A bioblitz is a biological inventory that takes place over a short period of time (usually 24hrs) in a specified area (in this case the Washington Park Arboretum). The purpose of a bioblitz is to take a snap shot of biodiversity, which is a way to measure the health of an ecosystem. The more organisms found, the healthier the ecosystem. We value bioblitzes at the UWBG for a number of reasons: they’re a tool to help us manage our site as sustainably as possible; they’re a great way to engage with our community and raise awareness of the importance of biodiversity (even in urban environments); and since they are hands-on and fast-paced, they are also a lot of fun.
The way it works is there will be 2.5 hour shifts during which small groups of citizen scientists & UW students will go out with one of our field scientists in search of various taxa (birds, bats, bugs, fungi, plants, mammals, etc.). As a team, they try to ID and count what they find and record the location where they found it. In some cases (e.g. fungi, insects) specimens can be collected and identified later.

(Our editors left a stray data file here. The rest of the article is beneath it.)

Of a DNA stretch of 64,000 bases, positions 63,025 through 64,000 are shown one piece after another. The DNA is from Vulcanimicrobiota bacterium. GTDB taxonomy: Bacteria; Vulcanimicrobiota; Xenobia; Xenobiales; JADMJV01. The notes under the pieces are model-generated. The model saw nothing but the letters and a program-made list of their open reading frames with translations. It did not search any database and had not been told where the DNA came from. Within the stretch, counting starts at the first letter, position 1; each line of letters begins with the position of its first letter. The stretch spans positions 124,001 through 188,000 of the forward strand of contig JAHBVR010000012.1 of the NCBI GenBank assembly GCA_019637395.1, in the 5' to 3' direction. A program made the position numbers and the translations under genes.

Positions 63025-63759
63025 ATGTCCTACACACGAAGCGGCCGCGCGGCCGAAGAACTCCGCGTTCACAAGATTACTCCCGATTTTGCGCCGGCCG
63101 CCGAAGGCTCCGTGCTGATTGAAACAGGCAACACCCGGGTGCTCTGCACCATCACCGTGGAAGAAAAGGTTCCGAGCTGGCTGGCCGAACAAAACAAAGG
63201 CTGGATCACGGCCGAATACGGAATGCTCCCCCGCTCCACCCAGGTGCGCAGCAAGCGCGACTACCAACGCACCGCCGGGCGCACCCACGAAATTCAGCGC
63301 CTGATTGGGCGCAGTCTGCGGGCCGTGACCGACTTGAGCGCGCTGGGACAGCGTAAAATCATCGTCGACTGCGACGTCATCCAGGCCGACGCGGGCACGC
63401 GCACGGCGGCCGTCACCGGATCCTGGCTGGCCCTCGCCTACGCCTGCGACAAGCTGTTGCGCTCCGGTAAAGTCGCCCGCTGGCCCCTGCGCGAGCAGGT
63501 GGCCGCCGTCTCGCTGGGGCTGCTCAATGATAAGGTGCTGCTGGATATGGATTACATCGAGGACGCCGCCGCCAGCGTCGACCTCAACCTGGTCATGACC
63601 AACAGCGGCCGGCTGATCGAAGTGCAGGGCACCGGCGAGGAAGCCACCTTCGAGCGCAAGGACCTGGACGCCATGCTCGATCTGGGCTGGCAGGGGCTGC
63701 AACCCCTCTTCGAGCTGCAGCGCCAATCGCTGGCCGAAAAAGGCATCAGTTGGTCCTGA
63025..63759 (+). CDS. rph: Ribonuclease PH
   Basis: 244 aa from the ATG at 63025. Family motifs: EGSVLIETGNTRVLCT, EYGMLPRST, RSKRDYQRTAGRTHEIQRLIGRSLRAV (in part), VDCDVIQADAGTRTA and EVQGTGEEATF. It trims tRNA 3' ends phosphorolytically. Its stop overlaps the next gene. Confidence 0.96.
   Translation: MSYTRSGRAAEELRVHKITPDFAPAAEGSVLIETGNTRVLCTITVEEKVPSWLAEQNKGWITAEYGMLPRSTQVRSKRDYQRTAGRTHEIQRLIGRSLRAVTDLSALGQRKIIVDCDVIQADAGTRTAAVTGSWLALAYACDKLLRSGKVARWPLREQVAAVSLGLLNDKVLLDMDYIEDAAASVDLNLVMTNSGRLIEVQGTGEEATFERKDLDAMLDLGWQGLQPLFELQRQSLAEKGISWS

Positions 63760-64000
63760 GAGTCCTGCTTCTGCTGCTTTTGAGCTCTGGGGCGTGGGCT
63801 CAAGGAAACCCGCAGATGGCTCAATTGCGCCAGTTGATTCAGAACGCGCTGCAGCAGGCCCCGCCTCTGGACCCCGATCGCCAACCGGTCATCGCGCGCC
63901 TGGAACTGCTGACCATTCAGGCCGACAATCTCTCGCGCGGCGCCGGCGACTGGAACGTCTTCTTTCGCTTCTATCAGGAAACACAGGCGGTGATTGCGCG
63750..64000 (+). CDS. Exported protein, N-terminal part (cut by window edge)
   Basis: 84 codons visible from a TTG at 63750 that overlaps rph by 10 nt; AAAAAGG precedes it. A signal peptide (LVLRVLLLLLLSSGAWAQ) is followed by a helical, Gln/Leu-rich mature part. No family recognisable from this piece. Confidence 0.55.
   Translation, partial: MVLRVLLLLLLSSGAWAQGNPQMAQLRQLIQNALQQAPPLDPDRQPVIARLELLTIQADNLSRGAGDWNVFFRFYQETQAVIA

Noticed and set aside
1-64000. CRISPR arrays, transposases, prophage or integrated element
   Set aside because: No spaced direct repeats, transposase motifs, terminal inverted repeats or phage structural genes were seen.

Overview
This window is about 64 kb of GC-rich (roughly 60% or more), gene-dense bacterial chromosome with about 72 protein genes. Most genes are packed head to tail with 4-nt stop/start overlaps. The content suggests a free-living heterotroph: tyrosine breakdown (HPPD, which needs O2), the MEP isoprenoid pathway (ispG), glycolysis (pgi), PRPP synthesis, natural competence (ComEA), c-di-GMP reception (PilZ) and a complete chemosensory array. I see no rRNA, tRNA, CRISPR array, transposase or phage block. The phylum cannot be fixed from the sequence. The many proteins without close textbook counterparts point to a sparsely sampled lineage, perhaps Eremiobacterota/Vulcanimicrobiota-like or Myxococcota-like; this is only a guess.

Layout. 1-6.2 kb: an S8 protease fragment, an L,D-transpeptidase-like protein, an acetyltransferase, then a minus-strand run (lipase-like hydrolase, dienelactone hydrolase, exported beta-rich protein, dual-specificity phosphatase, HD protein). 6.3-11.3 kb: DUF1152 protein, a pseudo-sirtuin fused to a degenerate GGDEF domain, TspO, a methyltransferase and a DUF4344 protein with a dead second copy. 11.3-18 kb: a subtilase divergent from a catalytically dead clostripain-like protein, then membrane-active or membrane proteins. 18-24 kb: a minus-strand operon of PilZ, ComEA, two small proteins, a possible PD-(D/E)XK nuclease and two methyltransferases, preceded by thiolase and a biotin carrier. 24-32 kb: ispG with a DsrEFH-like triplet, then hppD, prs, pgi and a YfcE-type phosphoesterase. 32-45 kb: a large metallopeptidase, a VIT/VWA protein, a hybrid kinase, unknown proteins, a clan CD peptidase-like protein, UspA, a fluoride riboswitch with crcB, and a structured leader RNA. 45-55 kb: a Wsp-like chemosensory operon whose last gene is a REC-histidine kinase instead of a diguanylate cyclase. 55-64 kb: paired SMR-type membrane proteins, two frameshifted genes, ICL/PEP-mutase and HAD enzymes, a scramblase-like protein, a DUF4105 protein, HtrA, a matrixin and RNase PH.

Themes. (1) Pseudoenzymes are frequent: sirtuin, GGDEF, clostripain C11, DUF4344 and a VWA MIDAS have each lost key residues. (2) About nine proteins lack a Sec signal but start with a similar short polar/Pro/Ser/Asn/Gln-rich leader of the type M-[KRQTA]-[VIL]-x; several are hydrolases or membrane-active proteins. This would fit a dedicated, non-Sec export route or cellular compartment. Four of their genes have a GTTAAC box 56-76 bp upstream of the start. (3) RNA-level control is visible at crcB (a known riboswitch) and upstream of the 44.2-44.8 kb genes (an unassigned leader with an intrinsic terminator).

Space is limited, so click here to sign up for a shift today!
Don’t want to volunteer, but want to attend Paul Bannick’s presentation, The Life of Owls, on Friday evening? Non-volunteers can pay $8 to attend: click here to register
When: Friday, May 10th & Saturday May 11th
6:30-8pm (dinner for volunteers & lecture from 7-8pm with wildlife photographer, Paul Bannick. Please register to attend the talk.)
7am-9:30am (early birders)
3:30-4pm (show & tell)
Where: Graham Visitors Center (2300 Arboretum Dr E Seattle WA)